Filed under Interdisciplinary Teaching

Papyrology: A Discipline for the Curious

Papyrology: A Discipline for the Curious

When I was a little girl I was entranced by the story of King Tut. Before I could read independently, I begged my father to read my All About Archeology book over and over (and over!). I loved picturing the gold glinting in the just-opened tomb, but almost as fascinating were the questions raised by … Continue reading

Sometimes “Oops” Works

Sometimes “Oops” Works

By now some who have followed this blog for a while have figured out that in our house, a perfect date night may well include dinner and browsing in a book store. Recently I did just that, armed with a discount coupon for a book of choice. I had a hard time deciding, so after … Continue reading

Discussing Like a Historian–Or a Scientist, or a Scholar

Discussing Like a Historian–Or a Scientist, or a Scholar

Last week I wrote about my hope that helping students see the variety of historical perspectives—and the conflicts that ensued—might allow them to more readily navigate today’s often-gridlocked perspectives on multiple issues. One source for doing so was the Stanford History Education Group’s website, Reading Like a Historian. In the February 2017 issue of Educational … Continue reading

Engineer This!

Engineer This!

Do you know a young person who likes to build things? To help young builders move to the next level of thinking without the demand for high-tech gizmos or expensive materials, you might explore Engineer This! 10 Amazing Projects for Young Mechanical Engineers. In Engineer This!, Carole McBride and Francisco Gonzales have compiled projects including … Continue reading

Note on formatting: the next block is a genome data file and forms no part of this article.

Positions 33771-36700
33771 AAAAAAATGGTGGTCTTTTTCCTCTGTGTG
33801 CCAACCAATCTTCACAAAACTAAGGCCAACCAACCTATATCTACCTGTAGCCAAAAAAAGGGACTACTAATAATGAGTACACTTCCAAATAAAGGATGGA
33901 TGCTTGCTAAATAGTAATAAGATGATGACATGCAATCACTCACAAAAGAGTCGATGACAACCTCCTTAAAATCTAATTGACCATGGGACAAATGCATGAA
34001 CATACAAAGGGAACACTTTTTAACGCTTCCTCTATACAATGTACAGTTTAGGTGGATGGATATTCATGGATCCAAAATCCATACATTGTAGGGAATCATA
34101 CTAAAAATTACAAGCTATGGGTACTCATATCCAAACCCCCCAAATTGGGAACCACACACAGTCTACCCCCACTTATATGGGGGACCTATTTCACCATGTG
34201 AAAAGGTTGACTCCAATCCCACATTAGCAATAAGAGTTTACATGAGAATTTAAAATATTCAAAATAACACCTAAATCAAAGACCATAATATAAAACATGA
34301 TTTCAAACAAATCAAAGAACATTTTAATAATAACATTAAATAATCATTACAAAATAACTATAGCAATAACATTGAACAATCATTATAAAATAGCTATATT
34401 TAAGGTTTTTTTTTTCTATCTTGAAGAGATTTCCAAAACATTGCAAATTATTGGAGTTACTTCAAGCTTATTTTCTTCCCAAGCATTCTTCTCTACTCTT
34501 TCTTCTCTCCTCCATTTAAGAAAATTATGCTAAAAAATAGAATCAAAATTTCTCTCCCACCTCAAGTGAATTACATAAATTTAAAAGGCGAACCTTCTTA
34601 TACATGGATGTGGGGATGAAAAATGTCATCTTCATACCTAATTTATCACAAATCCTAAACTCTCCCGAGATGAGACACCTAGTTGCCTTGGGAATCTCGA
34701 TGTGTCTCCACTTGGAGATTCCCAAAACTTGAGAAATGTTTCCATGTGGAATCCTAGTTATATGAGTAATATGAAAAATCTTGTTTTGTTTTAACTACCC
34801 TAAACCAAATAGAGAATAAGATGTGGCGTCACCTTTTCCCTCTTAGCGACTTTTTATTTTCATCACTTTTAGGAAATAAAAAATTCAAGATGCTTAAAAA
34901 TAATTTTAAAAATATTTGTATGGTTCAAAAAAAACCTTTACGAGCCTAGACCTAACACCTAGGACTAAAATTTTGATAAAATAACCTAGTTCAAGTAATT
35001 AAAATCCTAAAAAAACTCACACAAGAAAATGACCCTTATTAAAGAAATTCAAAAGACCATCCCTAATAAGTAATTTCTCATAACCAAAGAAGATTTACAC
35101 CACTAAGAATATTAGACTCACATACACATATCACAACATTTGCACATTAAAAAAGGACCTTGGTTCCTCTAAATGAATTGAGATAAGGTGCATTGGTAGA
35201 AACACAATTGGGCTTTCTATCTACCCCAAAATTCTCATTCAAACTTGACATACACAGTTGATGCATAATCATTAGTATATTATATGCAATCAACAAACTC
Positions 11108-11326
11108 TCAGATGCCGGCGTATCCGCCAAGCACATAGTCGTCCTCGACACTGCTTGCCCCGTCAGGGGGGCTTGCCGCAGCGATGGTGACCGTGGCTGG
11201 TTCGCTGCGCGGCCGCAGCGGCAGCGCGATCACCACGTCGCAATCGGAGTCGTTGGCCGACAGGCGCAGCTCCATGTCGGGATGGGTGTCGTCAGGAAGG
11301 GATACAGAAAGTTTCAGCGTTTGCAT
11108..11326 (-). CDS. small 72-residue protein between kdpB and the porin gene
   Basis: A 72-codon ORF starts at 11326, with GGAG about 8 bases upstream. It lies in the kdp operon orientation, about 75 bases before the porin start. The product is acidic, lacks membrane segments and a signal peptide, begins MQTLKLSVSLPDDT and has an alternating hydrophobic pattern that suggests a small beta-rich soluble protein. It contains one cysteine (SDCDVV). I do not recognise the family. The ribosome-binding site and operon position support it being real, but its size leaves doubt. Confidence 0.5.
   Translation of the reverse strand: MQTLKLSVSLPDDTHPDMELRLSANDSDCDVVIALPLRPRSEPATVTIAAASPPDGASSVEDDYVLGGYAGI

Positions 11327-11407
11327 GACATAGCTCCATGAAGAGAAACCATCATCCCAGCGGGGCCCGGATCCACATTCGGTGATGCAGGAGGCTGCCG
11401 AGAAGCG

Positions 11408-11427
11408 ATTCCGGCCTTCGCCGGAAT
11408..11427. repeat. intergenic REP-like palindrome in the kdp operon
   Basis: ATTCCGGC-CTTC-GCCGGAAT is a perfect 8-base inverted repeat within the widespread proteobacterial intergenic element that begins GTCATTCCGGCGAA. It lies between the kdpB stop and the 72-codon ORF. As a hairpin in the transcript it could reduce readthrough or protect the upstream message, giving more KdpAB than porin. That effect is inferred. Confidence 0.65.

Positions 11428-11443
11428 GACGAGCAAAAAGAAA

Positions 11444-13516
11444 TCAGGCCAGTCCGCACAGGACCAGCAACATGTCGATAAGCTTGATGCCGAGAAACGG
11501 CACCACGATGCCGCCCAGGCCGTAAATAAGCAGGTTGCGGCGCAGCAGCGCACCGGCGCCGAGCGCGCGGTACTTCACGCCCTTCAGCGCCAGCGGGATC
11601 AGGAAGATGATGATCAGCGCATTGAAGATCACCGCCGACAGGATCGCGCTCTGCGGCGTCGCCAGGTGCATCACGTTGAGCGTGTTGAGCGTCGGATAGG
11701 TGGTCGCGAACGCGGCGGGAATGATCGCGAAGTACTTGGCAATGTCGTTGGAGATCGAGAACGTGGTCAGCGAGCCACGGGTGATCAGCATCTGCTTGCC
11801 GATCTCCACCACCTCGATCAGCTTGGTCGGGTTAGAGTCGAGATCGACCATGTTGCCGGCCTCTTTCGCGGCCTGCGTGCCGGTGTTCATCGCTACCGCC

Creepy Pair of Underwear and other Halloween Fun

Creepy Pair of Underwear and other Halloween Fun

I’m always on the lookout for good, non-gory Halloween fun. This year I found it in Aaron Reynold’s Creepy Pair of Underwear! Why is young Jasper Rabbit afraid of his underwear? Just because they glow ghoulish green, and keep reappearing unexpectedly, that’s no reason to worry, right? Jasper isn’t sure. There is so much to … Continue reading

Cockaigne: Land of Medieval Dreams

Cockaigne: Land of Medieval Dreams

Have you ever wondered what your ideal world might look like? At a recent trip to the Detroit Institute of Arts I had a chance to glimpse into a few medieval artists’ fantasies, as they portrayed the Land of Cockaigne. According to Merriam-Webster, “The term “Cockaigne” comes from the Middle French phrase pais de cocaigne, … Continue reading

Animal Ark

Animal Ark

Sometimes when I walk through a bookstore, a book just calls out to me. It isn’t what I was looking for. More often than not, it isn’t something I need. But it calls, none-the-less. That is what happened with Kwame Alexander’s Animal Ark. Theoretically, Animal Ark is a children’s book. It certainly is appealing to … Continue reading

Protests, Singing, and Creativity

Protests, Singing, and Creativity

Recently, thanks to a kind friend’s invitation, I had the chance to sing in “The Big Sing,” a one-weekend-a-year chorus of over 100 singers, gathered to sing songs associated with social justice. The Sing was glorious fun, and I was reminded yet again of the power of music to express ideas more powerfully than words … Continue reading